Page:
27. Audio/Video Playing audio and video in the browser is such a common event that it's easy to forget that, for most of the history of the web, there was no native method for doing so Enter the new HTML5 audio and video elements From a specification perspective, the inclusion of browser-native APIs for playing audio and video is straightforward. Anyone familiar with the way the replaced elements like IMG work will understand how to embed video and audio. There’s a tag, a source and some attributes With methods like play() and pause() the basics of the API are pretty easy to pick up

  28. Audio/Video: the Code <-- the HTML --> <video src="_assets/video/sample.mp4" controls autoplay width="400" height="300" id="video-sample" data-description="sample web video"> your browser does not support the video tag </video> < button id=“toggle”></button> //the JavaScript var video = document.getElementById("video-sample"), toggle = document.getElementById("video-toggle"); toggle.onclick = function() { if (video.paused) {; toggle.className="playing" } else { video.pause(); toggle.className="paused" } };

  29. Audio/Video: Support • Supported in all major browsers except IE6,7,8 and Safari 3.2 • Up until March of this year, the support story was convoluted by questions of video and audio formats. This is simplified now since Mozilla has decided to support h.264 , the dominant video codec for HTML5 video.

  30. Audio/Video: Verdict and Polyfills People that serve video for a living have put together solutions that will work on any device seamlessly. Use them. There are also nice solutions if you want to go it alone • MediaElement.js • Uses <video>, flash, silverlight • Video.js • Built on an older pattern called Video for Everybody, Video.js adds more device support with JavaScript

  31. Audio/Video: Verdict and Polyfills Audio follows a similar support strategy (Flash fallback) • SoundManager2 • jPlayer

  32. Web Storage • The Web Storage specification defines an API for persistent data storage of key-value pairs in web browsers. This specification is similar to, but greatly improves upon, the functionality currently offered by cookies. • Cookies • Cookies are limited to 4k WebStorage is 500MB or more. • We try to avoid cookies for performance. Web storage removes the cookie overhead on every request • Cookies are annoying to code. I’ve been doing this for a long time and I only tolerate them.

  33. Web Storage • Storage takes two forms: sessionStorage and localStorage. • Each provides similar methods for managing items (setItem(), removeItem(), and getItem()) and for clearing the entire storage (clear()). • Session storage is designed to hold information for just the current browsing session. • Local storage is meant for longer-term storage of site preferences or other user data. • Supported in all major browsers except IE6,7

  34. Web Storage: Verdict and Polyfills The support landscape is good and there are multiple polyfill options storage polyfill Amplify.js PersistJS (not a poyfill, but offers support all the way back to browsers from the 1990s.)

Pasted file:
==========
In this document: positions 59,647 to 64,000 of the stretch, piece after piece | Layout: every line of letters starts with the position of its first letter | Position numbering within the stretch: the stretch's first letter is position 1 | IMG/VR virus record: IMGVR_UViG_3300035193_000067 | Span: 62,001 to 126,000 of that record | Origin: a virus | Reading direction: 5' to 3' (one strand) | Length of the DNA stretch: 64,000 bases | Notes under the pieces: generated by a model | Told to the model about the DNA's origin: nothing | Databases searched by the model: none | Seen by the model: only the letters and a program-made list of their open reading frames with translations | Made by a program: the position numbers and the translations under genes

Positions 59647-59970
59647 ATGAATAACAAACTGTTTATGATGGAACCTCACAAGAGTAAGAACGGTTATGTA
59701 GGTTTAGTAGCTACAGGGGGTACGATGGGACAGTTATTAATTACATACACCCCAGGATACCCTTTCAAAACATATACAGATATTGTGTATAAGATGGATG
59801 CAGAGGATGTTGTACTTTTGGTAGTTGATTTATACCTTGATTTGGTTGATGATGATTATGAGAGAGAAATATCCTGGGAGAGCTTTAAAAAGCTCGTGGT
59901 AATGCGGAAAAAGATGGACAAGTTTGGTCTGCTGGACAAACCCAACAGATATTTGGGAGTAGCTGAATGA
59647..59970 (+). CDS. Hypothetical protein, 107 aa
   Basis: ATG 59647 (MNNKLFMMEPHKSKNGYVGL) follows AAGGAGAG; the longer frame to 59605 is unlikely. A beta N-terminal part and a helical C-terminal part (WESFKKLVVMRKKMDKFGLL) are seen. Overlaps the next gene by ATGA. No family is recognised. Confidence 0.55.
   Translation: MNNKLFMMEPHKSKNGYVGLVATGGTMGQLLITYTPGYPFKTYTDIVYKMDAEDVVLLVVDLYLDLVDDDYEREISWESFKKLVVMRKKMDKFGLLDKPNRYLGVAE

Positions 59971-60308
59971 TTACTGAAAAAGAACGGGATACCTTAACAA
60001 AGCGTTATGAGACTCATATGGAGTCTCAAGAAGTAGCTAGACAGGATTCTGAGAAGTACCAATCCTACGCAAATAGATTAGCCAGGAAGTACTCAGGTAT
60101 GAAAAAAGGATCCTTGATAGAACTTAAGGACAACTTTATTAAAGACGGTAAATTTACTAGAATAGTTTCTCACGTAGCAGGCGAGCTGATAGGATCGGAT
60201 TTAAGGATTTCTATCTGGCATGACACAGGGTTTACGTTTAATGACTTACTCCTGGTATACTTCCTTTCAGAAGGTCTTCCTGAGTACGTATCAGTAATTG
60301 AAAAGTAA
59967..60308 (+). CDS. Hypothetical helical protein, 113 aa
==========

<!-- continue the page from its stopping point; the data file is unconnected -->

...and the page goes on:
35. From the Front lines Part Two: The Bonus Round

  36. Bonus Round: WebGL The Web-based Graphics Library (WebGL) enhances JavaScript with the ability to create interactive, three-dimensional graphics in the browser. WebGL is a context of the canvas HTML element. (More) WebGL in Action: chuclone

  37. Bonus Round: WebGL • WebGL is very exciting, BUT… • There’s no hint of support in Internet Explorer • For older versions the polyfill path translates the 3d context of WebGL to Canvas 2D API and then would use Flash Canvas or Excanvas to render • There’s also a commercial plugin for Internet Explorer • Even supporting browsers require up-to-date drivers and decent hardware • No mobile support •

  38. Bonus Round: SVG • Probably the strangest technology to be roped into the HTML5 catch-all is Scalable Vector Graphics (SVG.) • SVG is a vector graphics grammar defined in XML. The SVG specification has been under development by the W3C since 1999, so including it as either "new" or part of HTML5 is a stretch. But yet… people do. • Still, newfound excitement for SVG is justified as there's now some real traction for the standard. + Raphael.js. • Aside: SVG Objects are DOM Objects. That makes them easier to script. • Biggest problem right now is lack of support in Android < 2.3

  39. Bonus Round: SVG • SVG in Action • HighCharts: • D3:

  40. Bonus Round: CSS3 • A new, modular approach to CSS specifications • Not as fast moving as the HTML working group • Mature Modules • Selectors • Color • Backgrounds and Borders • Multi-column layout • Media Queries • New and In-Development Modules • CSS Fonts Module Level 3 • CSS 2D Transforms Module Level 3 • CSS 3D Transforms Module Level 3 • CSS Animations Module Level 3 and CSS Transitions Module Level 3

  41. Bonus Round: CSS3 • CSS3 can be used in two ways: • Polyfills and filters for non-compliant browsers • Performance cost! • Design graceful degradation • You can try many CSS3 features out with • Also: • •


  43. Conclusion • Armed with knowledge and a plan for support across devices and browser, many of these technologies can be used today • Make cool sites and apps • Have fun!

  44. Contact Rob Larsen github: Twitter: @robreact Blog @ HTML + CSS + JavaScript

  45. Thank You!